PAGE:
Horses are dying at Oklahoma ranch linked to Mexican drug cartel

Judge agrees to let federal government sell the almost 400 horses at a ranch in southern Oklahoma.
by Nolan Clay Published: August 6, 2012

LEXINGTON — Horses are dying from illness and the heat at an overcrowded ranch here that federal prosecutors allege was being run with drug money from a ruthless Mexican cartel.

Eleven horses have died and others have become sick and hurt since FBI agents raided Zule Farms June 12, prosecutors reported to a judge.

Because of the health issues and other concerns, the judge in Texas has agreed to let the federal government sell all of the more than 450 horses linked to the drug cartel. About 380 of the horses are at the Lexington ranch.

“There is good cause to sell these horses sooner rather than later,” U.S. District Judge Sam Sparks wrote in an order filed Thursday in Austin, Texas.

Prosecutors had been pushing the judge for permission to let the Internal Revenue Service sell the horses.

The ranch's owner, Jose Trevino Morales, 45, and his wife, Zulema Trevino, 38, were arrested in the June 12 raid. The couple left their son, Jose Trevino Jr., in charge of the quarter horse ranch.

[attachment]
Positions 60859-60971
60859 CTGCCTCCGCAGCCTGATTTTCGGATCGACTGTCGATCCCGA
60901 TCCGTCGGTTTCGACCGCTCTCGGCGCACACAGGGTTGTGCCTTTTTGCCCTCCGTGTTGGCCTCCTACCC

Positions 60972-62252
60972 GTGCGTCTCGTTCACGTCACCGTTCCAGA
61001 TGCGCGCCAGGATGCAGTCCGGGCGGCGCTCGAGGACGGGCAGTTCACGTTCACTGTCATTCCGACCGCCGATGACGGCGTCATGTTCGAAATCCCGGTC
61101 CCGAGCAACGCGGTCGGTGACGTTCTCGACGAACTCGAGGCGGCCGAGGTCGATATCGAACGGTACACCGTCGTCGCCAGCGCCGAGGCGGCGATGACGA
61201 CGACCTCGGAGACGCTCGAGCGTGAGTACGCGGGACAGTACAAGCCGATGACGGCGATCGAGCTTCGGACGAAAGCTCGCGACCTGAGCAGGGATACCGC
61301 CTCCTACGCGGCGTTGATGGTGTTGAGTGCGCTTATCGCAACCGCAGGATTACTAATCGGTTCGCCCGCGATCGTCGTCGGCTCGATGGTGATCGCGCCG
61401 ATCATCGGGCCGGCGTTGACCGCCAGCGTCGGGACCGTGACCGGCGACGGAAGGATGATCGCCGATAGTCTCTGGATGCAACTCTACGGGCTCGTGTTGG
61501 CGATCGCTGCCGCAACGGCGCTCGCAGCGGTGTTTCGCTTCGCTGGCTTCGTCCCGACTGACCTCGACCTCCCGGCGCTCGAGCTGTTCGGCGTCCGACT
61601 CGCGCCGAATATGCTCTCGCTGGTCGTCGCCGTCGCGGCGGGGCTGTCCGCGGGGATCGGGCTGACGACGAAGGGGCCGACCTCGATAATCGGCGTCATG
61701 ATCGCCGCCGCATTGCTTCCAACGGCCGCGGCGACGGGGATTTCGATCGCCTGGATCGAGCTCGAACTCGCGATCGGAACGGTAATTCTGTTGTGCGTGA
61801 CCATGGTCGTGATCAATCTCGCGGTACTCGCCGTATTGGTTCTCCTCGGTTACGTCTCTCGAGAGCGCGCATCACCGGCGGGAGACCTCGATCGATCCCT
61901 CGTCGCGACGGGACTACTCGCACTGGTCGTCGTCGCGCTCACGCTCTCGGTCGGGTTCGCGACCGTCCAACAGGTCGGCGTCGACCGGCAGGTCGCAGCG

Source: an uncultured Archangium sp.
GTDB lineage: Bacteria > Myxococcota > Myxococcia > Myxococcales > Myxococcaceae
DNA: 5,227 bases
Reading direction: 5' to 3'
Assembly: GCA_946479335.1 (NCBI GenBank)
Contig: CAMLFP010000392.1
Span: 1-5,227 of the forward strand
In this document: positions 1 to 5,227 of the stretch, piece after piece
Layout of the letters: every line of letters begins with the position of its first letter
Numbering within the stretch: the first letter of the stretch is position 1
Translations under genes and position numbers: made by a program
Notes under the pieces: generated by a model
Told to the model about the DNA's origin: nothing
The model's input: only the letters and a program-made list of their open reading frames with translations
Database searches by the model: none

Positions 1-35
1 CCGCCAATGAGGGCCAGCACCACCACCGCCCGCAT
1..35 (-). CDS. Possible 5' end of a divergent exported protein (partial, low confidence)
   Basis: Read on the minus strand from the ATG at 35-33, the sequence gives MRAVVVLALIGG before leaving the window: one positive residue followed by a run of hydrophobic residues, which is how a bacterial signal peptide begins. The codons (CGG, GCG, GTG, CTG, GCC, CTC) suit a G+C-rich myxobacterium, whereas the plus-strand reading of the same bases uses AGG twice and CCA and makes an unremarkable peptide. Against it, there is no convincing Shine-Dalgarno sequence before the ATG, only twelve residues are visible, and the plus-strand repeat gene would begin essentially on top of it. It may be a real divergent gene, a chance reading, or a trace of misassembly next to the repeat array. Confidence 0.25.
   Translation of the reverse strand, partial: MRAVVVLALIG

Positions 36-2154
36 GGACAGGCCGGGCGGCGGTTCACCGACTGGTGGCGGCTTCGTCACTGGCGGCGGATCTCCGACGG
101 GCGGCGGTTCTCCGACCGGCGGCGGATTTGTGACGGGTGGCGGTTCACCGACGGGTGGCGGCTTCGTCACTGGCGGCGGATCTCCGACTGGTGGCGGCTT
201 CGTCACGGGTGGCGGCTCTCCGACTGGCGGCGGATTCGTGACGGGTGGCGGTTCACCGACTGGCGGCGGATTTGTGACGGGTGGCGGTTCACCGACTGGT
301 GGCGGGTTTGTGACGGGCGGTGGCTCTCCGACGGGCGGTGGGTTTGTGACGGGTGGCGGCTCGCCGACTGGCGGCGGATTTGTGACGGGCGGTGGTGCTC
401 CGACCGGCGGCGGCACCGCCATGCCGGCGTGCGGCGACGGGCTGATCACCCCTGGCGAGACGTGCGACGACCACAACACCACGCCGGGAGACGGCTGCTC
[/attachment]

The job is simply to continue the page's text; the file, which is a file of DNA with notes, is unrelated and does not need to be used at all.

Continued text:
“It has ... been made clear that the ranch is running on a skeletal crew,” prosecutors told the judge.

Overdue for care

FBI Special Agent Scott Lawson reported that a veterinarian found that many of the horses at the Lexington ranch are overdue for hoof care and in danger of becoming lame.

“The veterinarian has also noted that some of the ... horses have wounds that need care while others suffer from persistent diarrhea,” the agent wrote. “The veterinarian, as well as other industry sources, has reported that there are too many horses on the Oklahoma ranch, given the size of the property.

“Many of the wounds are a result of this overcrowding. Specifically, horses have kicked and bitten other horses due to their close proximity,” the agent wrote. “The veterinarian reported that a number of yearlings had hairless, small lesions on their bodies, likely the result of a fungus.”

A federal grand jury in May indicted 15 people, accusing them of involvement in a money-laundering conspiracy.

In the indictment, the grand jury alleged the powerful Los Zetas drug cartel spent millions of dollars in drug money “to purchase, breed, train and race quarter horses in the United States and Mexico.”

Appeal is possible

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by Nolan Clay
Sr. Reporter
Nolan Clay was born in Oklahoma and has worked as a reporter for The Oklahoman since 1985. He covered the Oklahoma City bombing trials and witnessed bomber Tim McVeigh's execution. His investigative reports have brought down public officials,...
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